“Our first date, and it was just splendid! We had a gorgeous LEDlight dinner at McMaxim, with real cloned veal sirloin and two cans of Dom Pérignon, and even the maître looked almost perfectly human! Then he turned romantic so we went up to his place to have some VR together and – fantastic, incredible! His – you know, was the last kapton-titanium model with triple feedback in the cloud…”
Well, NO! Enough is enough! As long as so many nasty things from the past get taken over by new less outrageous technological wonders, that’s quite OK with me: not many people would regret the clattering typewriter, or the sour nasty clerk behind a dusty counter, or the catastrophic indian ink stain on an almost finished drawing, or the scratches on a vinyl record. But it takes more than just hi-tech to replace some things the humankind has enjoyed for so many centuries.
Don’t get me wrong: I’m not muttering that the car has replaced the horse: today’s life would be unthinkable on horseback. Yet the horse hasn’t disappeared: you still see rangers in the parks, western movies, coaches and horse races, all of them surrounded by a nice halo of retro (and a vague aura of horse manure, still slightly better than exhaust smell :-). As a matter of fact only the most refined functions of the horse have survived, whereas the menial ones have been passed on to a machine.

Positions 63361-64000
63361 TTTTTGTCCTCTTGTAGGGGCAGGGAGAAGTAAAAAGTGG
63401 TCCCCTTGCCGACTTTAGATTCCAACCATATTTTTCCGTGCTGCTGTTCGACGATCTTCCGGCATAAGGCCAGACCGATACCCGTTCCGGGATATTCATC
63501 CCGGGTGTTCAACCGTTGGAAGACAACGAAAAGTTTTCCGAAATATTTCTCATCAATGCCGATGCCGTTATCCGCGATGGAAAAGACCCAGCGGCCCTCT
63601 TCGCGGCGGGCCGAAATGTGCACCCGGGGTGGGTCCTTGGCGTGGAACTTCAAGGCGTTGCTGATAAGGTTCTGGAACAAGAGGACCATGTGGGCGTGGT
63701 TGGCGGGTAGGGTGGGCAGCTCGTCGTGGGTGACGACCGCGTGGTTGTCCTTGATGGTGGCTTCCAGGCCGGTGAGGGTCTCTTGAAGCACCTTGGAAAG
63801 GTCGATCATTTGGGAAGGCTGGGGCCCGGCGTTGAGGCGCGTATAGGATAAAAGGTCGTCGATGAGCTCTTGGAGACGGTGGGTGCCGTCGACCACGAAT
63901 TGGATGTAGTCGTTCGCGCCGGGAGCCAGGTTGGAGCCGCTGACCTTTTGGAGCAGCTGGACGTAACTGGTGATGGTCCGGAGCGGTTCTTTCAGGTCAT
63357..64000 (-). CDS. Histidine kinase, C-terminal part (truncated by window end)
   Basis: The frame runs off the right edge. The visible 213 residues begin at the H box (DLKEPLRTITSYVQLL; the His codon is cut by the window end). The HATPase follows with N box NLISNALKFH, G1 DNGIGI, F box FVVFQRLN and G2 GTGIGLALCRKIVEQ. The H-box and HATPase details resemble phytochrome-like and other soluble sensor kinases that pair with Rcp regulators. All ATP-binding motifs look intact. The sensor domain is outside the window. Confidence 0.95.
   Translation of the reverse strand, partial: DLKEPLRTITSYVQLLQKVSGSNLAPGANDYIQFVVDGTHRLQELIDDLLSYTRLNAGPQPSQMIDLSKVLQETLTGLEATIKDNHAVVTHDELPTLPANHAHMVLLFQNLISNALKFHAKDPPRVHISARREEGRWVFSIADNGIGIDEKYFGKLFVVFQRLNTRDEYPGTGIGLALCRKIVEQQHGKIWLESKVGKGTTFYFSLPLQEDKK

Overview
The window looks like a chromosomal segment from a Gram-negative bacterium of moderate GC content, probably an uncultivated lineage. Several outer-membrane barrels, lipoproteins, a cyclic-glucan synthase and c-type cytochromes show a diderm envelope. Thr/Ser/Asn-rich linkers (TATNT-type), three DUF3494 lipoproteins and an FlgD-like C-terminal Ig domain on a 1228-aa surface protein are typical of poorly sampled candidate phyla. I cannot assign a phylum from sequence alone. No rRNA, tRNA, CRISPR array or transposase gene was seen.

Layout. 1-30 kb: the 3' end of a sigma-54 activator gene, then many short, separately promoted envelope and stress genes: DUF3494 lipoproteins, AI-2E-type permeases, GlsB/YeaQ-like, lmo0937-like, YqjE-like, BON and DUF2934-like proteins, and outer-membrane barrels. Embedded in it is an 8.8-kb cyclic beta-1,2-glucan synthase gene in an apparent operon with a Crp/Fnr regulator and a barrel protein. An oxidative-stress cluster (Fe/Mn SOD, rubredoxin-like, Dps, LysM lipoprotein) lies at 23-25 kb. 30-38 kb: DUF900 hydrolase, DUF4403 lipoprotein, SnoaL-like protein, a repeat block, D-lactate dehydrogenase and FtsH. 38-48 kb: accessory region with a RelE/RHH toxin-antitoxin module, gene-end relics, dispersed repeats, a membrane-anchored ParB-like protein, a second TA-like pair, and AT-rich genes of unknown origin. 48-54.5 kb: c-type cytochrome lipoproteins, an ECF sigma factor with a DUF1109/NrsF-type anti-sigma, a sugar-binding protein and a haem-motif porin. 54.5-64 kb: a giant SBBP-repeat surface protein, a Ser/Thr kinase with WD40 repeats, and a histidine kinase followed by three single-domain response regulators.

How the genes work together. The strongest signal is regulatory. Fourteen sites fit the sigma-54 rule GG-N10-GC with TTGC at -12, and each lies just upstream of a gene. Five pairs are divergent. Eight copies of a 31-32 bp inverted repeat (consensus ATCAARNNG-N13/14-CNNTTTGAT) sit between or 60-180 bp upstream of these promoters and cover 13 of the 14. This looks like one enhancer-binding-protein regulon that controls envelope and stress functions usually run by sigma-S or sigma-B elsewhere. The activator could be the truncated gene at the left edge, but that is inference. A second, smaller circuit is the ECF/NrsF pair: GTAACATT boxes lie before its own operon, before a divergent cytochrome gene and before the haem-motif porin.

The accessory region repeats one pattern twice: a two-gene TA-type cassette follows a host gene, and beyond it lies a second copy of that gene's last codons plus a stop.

Nor do I come even close to moaning that a few-milliseconds E-mail tells me exactly the same as a three-days letter – and the possible eavesdroppers go screw themselves, the day I’ll have something really private to say I’ll use a pigeon. But still I wouldn’t find particularly appropriate an e-invitation to a wedding party.
Moreover I hereby confess that I not only own an e-book reader, but also find it precious and use it regularly (after having long since neutralized its WLAN circuitry as I don’t really care for amazons peeking over my shoulder).
However that practical grayish plastic thing is just a text reader, not a book. A tablet capable of providing elegant text in countless pretty fonts, perfect pictures in full color, impeccable pagination, spelling and grammar, comes much closer to a real book – but still won’t give you the same pleasure you get when you take from the shelf an old tome, blow off a thin veil of dust, put it on the table and begin flipping through its venerable yellowed pages.
What’s missing? Hard to say. Perhaps the occasional faded notes scribbled on the margins by a long since dead hand, perhaps the faint smell of mildew and old leather, perhaps a few stains where humidity crept in decades ago, perhaps the rustle of the brittle paper under your fingers… that old tome has been around long before you were born and with a bit of luck it will still be around long after you became a name on a stone.
How do you get that from a tablet?